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Dear Garrison, As a French

February 14, 2006 |

Dear Garrison,
As a French woman living in US, I wanted to thank you for your review of Bernard-Henri Levy's book. (NY Times Sunday Book Review, Feb. 5). Most French cannot stand him – his writing style as well as his general attitude!
He is usually described as arrogant, pretentious, self important and intolerable.
I hope most Americans understand he is not representative of the French. Some of his remarks about America did seem appropriate (yes, it is surprising coming from Europe to see so many flags everywhere and to hear prayers in public places), but I agree with you that he missed a lot, did not provide context or any kind of analysis: in other words, his “remarks” are not worth reading!

As for the fact that he called you a “populist Francophobe,” I must say that I couldn’t disagree more with him. I have lived for 5 years in US and since I arrived, Prairie Home Companion has been my “home-away-from home”. I love your show: to me, it sounds familiar, friendly and reassuring – much closer to France that you could ever imagine. I don’t think you could be Francophobe – I surely hope not!

Thank you again, for making me feel better - through your show - when I first came here, without family and only a few friends.

Best,
Cecile Chalifour
Los Angeles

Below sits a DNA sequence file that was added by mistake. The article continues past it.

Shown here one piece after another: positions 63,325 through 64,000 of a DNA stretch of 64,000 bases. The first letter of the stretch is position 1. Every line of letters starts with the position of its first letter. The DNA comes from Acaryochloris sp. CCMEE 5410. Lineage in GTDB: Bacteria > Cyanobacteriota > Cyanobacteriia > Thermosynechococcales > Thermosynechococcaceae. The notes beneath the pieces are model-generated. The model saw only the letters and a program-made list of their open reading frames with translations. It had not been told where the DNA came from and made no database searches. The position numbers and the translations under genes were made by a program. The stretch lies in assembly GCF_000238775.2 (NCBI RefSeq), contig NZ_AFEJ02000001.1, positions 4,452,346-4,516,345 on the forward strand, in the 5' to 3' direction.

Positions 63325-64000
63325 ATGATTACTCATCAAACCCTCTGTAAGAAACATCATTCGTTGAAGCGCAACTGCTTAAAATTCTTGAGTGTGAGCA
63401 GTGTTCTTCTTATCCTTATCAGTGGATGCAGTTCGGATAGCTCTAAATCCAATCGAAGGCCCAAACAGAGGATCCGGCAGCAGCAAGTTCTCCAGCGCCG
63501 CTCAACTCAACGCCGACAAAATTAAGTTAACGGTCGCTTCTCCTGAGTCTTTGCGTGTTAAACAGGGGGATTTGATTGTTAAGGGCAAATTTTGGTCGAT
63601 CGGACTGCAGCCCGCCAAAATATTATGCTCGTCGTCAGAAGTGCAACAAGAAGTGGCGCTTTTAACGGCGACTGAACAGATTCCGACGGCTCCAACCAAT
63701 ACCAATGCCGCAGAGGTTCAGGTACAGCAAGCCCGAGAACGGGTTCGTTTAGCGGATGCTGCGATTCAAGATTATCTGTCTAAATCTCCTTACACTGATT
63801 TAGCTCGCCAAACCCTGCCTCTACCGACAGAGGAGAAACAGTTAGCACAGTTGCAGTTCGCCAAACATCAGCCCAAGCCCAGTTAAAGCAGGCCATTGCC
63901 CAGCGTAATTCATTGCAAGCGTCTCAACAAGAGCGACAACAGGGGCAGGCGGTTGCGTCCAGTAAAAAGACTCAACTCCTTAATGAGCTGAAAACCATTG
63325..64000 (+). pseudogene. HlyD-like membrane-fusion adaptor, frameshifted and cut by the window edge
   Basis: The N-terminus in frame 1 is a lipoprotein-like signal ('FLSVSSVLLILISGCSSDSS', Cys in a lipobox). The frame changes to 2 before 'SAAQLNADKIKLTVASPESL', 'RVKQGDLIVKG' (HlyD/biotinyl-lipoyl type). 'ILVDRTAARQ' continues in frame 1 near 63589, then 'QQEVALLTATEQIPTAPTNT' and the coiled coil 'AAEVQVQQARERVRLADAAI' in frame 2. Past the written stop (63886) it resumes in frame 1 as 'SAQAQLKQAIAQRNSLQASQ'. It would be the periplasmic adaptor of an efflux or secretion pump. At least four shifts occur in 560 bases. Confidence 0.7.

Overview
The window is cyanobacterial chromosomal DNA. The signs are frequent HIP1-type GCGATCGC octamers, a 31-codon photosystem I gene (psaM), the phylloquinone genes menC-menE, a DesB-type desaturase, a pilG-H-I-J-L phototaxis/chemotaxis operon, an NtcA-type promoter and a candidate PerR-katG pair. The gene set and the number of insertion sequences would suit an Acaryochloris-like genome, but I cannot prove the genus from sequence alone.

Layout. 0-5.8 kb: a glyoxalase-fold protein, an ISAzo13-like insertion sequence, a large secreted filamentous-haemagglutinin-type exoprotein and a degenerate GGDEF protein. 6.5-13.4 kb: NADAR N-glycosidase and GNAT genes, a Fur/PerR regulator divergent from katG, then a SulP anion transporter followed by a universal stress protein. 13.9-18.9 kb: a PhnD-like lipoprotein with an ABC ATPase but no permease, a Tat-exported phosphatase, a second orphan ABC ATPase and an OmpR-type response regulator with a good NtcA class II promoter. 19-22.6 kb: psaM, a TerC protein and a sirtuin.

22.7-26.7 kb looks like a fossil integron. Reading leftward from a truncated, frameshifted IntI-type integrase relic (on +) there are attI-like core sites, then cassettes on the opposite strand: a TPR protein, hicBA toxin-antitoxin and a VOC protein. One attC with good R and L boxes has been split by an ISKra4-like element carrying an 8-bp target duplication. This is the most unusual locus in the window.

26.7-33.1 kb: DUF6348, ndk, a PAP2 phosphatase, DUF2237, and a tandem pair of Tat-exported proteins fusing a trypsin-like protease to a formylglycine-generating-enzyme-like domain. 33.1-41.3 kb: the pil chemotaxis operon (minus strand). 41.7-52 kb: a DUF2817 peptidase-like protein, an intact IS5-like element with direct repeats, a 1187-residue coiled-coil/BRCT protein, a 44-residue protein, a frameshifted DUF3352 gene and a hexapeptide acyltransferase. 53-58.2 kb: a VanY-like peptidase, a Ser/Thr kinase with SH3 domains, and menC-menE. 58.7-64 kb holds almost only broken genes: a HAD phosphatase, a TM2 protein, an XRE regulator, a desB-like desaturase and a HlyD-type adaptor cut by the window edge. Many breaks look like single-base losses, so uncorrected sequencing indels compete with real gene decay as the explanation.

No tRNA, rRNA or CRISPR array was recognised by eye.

Thanks, Cecile, and I hope that my country is treating you with respect and giving you interesting experiences. A distinct honor to think of a young French gentlewoman in southern California tuned in to a Minnesota radio show. Yes, the display of flags here may be interesting, but it is far from being a national obsession or cult, just as the Danes aren't flag-obsessed because they hang tiny Danish flags on their Christmas trees, which seems odd to an American but only a dolt would try to make it into a cultural phenomenon indicative of enormous truths. The Danish flag is a pretty flag, red and white, and they use it for a decoration. So what? Big deal. Mr Levy wrote a big blustery blathery book with a lot of nonsense in it and he deserved to have someone stick a pin in him. It's odd to be called a "populist Francophobe" ---- why, if he is going to be so arrogant as to confuse himself with France, didn't he call me anti-Semitic? Anyway, it's water over the dam, and don't give it a second thought. I look forward to my next trip to France, when I hope to go to Nantes and meet some old musician friends there, Georges and Patrick. They visited me in Minnesota twenty-five years ago and now it's my turn to go see them. Georges sang the most beautiful version of "Tennessee Waltz" that I ever heard. And then he came to my house, rustled around in the refrigerator, and out of odd things he found there, he created a very elegant supper. We sat drinking wine afterward and he was explaining some complicated thing to me and then he burst out with, "We French are too clever. That is our problem." This tickled him enormously and he fell over on the floor laughing. I would love to see them again. I have fond memories of Paris, sitting in a cafe with my French editor and translator, both of them chain-smoking, the air blue, a stylish crowd drinking coffee, and they were asking me pointed questions about Lake Wobegon ----- what is a church key? (A bottle opener, for beer.) Why do people say "Goodbye now" and "Okay then"? What does "brass monkey" refer to? My editor had worked with Albert Camus, but she was a true editor, curious about small details, and these things intrigued her. I have never had a bad experience in France, so if I am a Francophobe, it would be a mistake on my part.

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